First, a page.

- Author: Vonny M. Barlow
- Author: Larry Godfrey
Alfalfa (Medicago sativa L.) has been cultivated in California since it was first introduced from Chile in 1850. Alfalfa yields can be reduced by several species of insects, such as leafhoppers in the genus Empoasca. These leafhoppers are highly polyphagous and capable of successful reproduction on over 200 plant species in 25 different families. In alfalfa hay in California there is a complex of three species of Empoasca leafhoppers (ELH) that are nearly identical in appearance and behavior. These include the potato leafhopper, Empoasca fabae (Harris), the garden leafhopper, Empoasca solana DeLong, and the Mexican leafhopper, Empoasca mexara Ross and Moore.
Empoasca leafhopper infestations have been severe this year in Southern California. The last severe infestation of Empoasca leafhopper requiring management occurred as recently as 2009. Feeding by ELH in alfalfa reduces stem length and mass, increases leaf/stem ratio, reduces protein content, and decreases morphological stage of development.
The three species of Empoasca leafhoppers found in California all have a similar appearance; each is small (0.125 inches long) with bright green wedge-shaped bodies. Nymphs (immatures) also have green wedge-shaped bodies and run rapidly when disturbed. They may run forward, backward, or from side to side. Their unique movement plus their bright color and shape distinguishes them from Lygus bug nymphs and other slower-moving insects like aphids. Other green leafhoppers may be present in alfalfa, but they are much larger in size.
The ELH are migratory insects which overwinter in the southern US between southern Louisiana and northern Florida. Leafhoppers make their annual northward migration into the US each spring and eventually infest an area in the US from the Atlantic coast to the Rocky Mountains. In California and Arizona low desert valleys ELH can be found on alfalfa throughout the year. Population increases are often noted in September-October due to an influx of adults on northerly fall winds and/or increased survival with lower temperatures. This is part of the reason that populations of ELH can vary from year to year in California.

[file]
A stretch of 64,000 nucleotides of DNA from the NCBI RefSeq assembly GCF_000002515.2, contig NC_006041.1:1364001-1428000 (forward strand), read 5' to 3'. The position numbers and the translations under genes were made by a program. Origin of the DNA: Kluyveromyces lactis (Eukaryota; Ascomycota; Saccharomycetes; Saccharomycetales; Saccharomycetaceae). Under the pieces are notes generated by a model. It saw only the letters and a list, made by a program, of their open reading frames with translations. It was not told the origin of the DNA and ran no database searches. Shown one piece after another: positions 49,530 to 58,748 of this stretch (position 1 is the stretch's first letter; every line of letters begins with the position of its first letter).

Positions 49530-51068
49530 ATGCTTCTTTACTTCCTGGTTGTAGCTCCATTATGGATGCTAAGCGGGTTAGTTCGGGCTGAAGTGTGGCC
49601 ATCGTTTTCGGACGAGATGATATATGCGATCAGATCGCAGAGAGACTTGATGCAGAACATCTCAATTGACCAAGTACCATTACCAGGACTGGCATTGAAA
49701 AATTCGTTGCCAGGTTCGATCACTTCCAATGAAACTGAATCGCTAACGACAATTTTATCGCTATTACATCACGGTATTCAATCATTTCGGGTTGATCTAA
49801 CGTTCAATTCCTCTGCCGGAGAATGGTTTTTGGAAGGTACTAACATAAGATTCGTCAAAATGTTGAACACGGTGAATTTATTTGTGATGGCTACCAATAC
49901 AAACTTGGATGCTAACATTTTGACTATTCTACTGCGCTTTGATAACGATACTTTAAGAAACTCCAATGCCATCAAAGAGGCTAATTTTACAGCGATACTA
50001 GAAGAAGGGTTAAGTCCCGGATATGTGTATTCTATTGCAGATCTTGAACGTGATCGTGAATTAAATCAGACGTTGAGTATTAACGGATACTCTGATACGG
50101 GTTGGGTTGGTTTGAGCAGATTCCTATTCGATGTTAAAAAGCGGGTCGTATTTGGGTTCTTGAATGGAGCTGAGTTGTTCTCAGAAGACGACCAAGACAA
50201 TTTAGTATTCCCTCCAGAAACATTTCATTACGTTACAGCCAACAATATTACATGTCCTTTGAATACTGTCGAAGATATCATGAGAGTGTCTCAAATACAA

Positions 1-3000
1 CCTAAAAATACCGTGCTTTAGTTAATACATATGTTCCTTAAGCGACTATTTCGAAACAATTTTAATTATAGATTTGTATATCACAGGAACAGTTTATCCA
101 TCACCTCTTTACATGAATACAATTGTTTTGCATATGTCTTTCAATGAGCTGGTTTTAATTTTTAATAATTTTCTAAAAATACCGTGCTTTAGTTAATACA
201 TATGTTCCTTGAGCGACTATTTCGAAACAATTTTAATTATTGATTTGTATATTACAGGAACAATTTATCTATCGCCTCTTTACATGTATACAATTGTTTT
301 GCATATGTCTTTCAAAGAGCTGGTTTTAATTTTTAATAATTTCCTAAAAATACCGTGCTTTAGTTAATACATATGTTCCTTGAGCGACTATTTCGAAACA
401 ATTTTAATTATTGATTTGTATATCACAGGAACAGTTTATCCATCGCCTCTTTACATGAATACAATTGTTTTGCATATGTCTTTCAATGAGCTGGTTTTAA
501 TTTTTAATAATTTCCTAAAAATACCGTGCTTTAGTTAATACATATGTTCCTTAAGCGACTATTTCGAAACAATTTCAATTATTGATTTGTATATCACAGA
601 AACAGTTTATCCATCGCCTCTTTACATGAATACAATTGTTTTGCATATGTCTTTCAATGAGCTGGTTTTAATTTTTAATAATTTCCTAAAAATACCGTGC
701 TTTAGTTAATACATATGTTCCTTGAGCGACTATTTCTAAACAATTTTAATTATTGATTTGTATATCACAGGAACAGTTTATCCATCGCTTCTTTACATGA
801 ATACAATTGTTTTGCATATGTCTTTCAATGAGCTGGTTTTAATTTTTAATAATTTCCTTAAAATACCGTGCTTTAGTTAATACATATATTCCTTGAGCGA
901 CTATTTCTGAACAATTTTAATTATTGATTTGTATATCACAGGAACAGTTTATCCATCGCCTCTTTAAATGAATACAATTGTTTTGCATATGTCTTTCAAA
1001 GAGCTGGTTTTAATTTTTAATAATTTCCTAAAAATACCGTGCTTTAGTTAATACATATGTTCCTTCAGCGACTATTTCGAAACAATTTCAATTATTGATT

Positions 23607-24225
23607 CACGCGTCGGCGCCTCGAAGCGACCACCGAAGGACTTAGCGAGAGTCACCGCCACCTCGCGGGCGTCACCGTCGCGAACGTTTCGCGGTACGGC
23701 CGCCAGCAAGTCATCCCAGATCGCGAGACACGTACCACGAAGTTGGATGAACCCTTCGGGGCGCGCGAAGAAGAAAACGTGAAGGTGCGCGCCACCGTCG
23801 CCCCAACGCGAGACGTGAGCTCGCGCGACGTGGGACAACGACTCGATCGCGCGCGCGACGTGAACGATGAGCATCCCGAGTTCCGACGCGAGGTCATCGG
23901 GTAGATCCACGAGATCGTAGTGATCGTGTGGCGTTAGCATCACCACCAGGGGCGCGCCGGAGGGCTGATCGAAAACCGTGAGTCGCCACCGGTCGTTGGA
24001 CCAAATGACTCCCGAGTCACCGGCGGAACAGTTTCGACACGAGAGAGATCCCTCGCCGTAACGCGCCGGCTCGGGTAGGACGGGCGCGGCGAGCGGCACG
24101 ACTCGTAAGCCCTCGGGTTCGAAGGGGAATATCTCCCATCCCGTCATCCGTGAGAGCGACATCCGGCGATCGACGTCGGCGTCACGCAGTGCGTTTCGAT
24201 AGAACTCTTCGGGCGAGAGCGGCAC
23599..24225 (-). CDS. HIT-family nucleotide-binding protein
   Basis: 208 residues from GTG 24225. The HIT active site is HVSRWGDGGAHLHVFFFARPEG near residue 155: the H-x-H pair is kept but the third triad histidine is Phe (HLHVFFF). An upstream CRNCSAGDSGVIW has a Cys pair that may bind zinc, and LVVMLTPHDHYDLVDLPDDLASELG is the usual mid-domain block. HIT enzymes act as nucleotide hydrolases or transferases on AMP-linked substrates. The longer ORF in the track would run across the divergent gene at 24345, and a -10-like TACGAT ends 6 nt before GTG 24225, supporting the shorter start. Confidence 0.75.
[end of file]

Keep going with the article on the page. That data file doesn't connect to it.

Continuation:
It is unknown if any leafhoppers return from the northern US to the southern gulf states during the fall. The long-distance migrants are predominantly female with a sex ratio of 25 females to 1 male when first found in an alfalfa field and most of the females are carrying mature eggs and are able to initiate a new generation once they arrive to the new location.
In California, ELH have 3-4 generations per year from May to late October and can survive on a wide host range of >200 cultivated and wild plants which include fruit trees, forage crops, and vegetables. The average reproductive life is 30-35 days for females and 33 days for males. Female ELH are capable of laying 2-3 eggs daily which they insert into the alfalfa stem, petioles and leaf blades soon after mating. Eggs hatch in 7-10 days producing wingless nymphs which go through five molts and are fully mature in ≈14 days (≈826 degree-days).
Adults and nymphal ELH extract plant sap from the undersides of leaves using their stylet mouthparts to pierce the leaf surface when feeding. During feeding, the insect is simultaneously injecting saliva which carries toxic substances into the plant. These toxic substances in turn cause phloem blockage within the plant. It seems likely that both introduction of saliva during leafhopper feeding and mechanical wounding by stylet movement causes the wound response associated with vascular blockage. The result of the plant being unable to translocate materials causes portions of the plant above the point of blockage to die. The physiological response of alfalfa plants is very characteristic and referred to as “hopper burn”. Alfalfa plants suffering from hopperburn exhibit overall stunting and veins of infected leaves will turn white with a characteristic “V” shaped chlorosis. As leaves desiccate, they become limp and eventually turn necrotic and drop off. Leafhopper damage in alfalfa cumulates in reduced yields, reduced quality (especially lower protein content) and contributes to reduced stand longevity. Susceptibility of alfalfa to yield and quality reductions declines as stems mature. Yield reduction can extend into the next cutting cycle even in the absence of ELH if the phloem blockage in plant stems remains intact after harvest.
Management of Empoasca Leafhoppers in Alfalfa
There are two primary strategies for managing ELH infestations: insecticides and early harvest. Management of ELH can be achieved with the application of an effective insecticide when populations exceed the economic threshold for alfalfa. The general consensus is that tolerance for ELH should be increased as the alfalfa crop grows. This is due to greater production loss that can occur in early alfalfa growth from stunting due to ELH-induced phloem blockage (see above) compared to mature growth. A combination of alfalfa plant height, insecticide application costs/acre, and alfalfa value/ton is used in some states to determine ELH economic thresholds but has not been evaluated in California. The ELH threshold depends on alfalfa growth and yield/cutting (related to day-length), with more potential yield loss observed with increasing day-length.